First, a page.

The U.S. economy is allegedly improving, but try telling that to the 4,500 employees who lost their jobs at Citigroup, or the 30,000 who will leave Bank of America in the next few years.
The fact is, layoffs happen even when the economy is doing well. Industry trends, competition, cost management and many other factors can cause companies to shed employees.
Layoffs are awful for everyone involved. Of course, the people who lose their jobs suffer the most. But to be fair, those left behind—even company leaders—suffer when companies cut jobs.
Communication can help ease the pain. There is nothing that can make people feel good about layoffs—unless you are a compassionless shareholder—but if you communicate layoffs the right way, you can help ease the pain and facilitate recovery.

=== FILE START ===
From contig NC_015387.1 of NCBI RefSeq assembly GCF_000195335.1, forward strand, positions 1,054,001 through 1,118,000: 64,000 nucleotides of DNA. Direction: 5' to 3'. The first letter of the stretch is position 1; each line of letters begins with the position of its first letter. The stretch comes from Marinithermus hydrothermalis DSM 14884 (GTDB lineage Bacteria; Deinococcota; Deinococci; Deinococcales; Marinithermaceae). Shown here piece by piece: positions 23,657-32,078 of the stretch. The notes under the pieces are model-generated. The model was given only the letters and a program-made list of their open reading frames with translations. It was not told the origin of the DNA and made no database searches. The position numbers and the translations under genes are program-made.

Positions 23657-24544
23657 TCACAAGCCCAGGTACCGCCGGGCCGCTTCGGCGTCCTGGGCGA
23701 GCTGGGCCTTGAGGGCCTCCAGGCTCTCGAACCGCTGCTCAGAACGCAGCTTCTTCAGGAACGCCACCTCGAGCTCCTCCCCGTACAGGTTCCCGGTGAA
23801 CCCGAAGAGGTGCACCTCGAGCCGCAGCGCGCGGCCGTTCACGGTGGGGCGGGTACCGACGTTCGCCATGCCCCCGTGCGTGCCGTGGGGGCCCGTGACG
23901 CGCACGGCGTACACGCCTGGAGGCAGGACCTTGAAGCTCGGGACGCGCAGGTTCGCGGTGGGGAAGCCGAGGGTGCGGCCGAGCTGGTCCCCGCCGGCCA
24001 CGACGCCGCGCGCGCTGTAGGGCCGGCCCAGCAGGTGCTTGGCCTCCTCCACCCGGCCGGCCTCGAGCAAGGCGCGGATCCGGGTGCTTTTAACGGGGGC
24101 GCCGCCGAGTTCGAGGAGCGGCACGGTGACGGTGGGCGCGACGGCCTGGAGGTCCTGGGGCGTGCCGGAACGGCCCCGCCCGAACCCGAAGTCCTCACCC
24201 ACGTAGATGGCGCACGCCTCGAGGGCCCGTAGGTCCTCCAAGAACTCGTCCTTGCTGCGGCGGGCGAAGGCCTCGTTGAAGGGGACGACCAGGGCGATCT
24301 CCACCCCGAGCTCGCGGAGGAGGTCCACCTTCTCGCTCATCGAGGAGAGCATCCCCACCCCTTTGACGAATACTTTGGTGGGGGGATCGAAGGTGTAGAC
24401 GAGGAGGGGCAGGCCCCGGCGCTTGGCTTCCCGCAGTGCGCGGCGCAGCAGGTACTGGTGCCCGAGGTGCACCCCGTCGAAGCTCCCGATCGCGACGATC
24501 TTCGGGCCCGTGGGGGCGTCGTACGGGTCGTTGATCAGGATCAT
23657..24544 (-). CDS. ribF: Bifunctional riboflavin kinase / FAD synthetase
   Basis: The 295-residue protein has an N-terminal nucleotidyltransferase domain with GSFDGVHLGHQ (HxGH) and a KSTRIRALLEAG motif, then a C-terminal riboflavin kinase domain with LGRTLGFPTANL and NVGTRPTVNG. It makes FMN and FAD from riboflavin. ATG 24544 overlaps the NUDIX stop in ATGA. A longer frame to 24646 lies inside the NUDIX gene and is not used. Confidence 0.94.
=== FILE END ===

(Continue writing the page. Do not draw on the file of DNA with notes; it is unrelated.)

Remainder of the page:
Here are some things to keep in mind when you communicate layoffs:
Develop a plan.
You might not know in advance that your company will lay people off, but it’s a good practice to have a communicator at the table from the start. Regardless of when you are brought into the discussion, the first thing to do is develop a communication plan.